The programme is expected to run for one week, ending on March 7, with the facilities open each day.
Ms Blackmore urged people who were invited to come forward and take a test.
“We are keen that all South Gloucestershire residents in the postcode areas identified take part in this testing, which will help us to identify positive cases and prompt self-isolation, which helps to break the chain of transmission,” she said.
“We do recognise the challenge for residents of undertaking another additional testing programme and want to thank you in advance for your patience and support as we continue to work together to protect our communities from Covid-19.
“We are working together with local and regional health partners, Public Health England and NHS Test and Trace, to deliver this swift, safe and co-ordinated response, with an enhanced community testing offer available to people in and around areas where this variant has been discovered.”
The surge testing is in addition to testing for people who have symptoms, and regular rapid asymptomatic testing for essential workers.
Ms Blackmore said it would “enable closer monitoring” and work to reduce further transmission of Covid-19.
What is the P1 Brazilian variant?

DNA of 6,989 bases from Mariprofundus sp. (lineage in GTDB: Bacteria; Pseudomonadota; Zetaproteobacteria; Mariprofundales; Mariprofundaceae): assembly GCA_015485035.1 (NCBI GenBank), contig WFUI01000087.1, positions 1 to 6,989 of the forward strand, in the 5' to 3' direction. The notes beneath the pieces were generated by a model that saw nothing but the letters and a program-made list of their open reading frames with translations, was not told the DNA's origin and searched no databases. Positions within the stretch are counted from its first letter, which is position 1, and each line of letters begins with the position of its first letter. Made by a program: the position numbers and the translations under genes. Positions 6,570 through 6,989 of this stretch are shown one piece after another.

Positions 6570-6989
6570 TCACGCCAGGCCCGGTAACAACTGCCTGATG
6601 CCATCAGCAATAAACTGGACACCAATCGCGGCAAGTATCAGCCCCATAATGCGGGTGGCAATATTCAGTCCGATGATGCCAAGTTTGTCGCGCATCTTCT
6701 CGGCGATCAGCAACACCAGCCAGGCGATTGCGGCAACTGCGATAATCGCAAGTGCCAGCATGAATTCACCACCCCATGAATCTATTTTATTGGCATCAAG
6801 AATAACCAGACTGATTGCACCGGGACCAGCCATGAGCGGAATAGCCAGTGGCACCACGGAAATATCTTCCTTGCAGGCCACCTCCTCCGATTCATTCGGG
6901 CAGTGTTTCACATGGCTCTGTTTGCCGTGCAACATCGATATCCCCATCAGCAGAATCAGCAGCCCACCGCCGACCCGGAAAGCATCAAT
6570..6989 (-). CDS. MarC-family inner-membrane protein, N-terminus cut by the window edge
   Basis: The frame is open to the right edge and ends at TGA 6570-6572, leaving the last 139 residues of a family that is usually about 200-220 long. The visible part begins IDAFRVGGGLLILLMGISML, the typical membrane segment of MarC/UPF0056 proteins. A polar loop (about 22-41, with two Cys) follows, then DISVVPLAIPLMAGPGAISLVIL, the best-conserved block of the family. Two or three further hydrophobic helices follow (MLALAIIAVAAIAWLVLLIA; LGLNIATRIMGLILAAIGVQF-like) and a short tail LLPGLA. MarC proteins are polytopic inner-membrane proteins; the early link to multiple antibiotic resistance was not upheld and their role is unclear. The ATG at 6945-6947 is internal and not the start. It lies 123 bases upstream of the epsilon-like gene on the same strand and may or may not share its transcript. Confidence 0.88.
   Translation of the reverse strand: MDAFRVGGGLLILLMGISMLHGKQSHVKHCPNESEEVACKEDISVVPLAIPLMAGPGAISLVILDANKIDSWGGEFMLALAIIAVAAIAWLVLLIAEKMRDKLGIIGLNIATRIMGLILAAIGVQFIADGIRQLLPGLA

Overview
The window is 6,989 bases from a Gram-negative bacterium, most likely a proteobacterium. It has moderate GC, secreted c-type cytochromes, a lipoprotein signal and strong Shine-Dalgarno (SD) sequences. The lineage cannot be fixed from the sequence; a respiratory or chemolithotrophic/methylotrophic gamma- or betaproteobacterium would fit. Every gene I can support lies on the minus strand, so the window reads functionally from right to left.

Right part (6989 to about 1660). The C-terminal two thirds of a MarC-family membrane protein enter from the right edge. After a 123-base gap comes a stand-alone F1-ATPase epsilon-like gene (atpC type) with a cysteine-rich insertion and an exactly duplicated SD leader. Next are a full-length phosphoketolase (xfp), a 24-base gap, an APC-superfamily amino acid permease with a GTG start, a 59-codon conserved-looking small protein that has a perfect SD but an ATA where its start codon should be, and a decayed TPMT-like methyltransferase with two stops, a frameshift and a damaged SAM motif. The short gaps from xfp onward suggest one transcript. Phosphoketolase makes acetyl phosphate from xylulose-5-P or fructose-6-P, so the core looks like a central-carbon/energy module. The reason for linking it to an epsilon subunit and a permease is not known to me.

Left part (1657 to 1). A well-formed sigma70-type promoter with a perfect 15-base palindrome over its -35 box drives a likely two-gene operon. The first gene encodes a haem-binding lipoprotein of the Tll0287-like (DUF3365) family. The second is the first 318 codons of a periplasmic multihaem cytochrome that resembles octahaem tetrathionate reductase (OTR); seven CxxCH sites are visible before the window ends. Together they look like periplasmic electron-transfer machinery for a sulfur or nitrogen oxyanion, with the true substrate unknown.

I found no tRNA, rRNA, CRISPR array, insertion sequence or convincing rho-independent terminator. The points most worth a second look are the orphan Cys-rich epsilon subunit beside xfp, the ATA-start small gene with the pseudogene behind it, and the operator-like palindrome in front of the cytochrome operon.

THE BRAZILIAN variant (P.1) carries three key mutations that affect the spike protein.
The spike protein is the part of the virus, SARS-Cov-2, that attaches to human cells and allows the virus to infect the body.
As a result, it is the part of the virus that the Covid vaccines are designed to target.
That's why scientists believe while the jabs should still work, they could be less effective against the Brazilian and South African strains.
Experts first detected the P.1 variant in Manaus, north Brazil, in December.
It is not yet known if the mutation causes more severe Covid-19, but evidence suggests it may be more transmissible.
Porton Down scientists are conducting more analysis to confirm evidence that indicates the strain does not cause any higher mortality rate or that it affects the vaccines or treatments.
It was detected in Brazil and in travellers from Brazil to Japan, and contains a unique constellation of lineage defining mutations.
Like the South African variant, the Brazilian one carries a mutation in the spike protein called E484K, which is not present in the original UK strain, or the widely circulating Kent strain.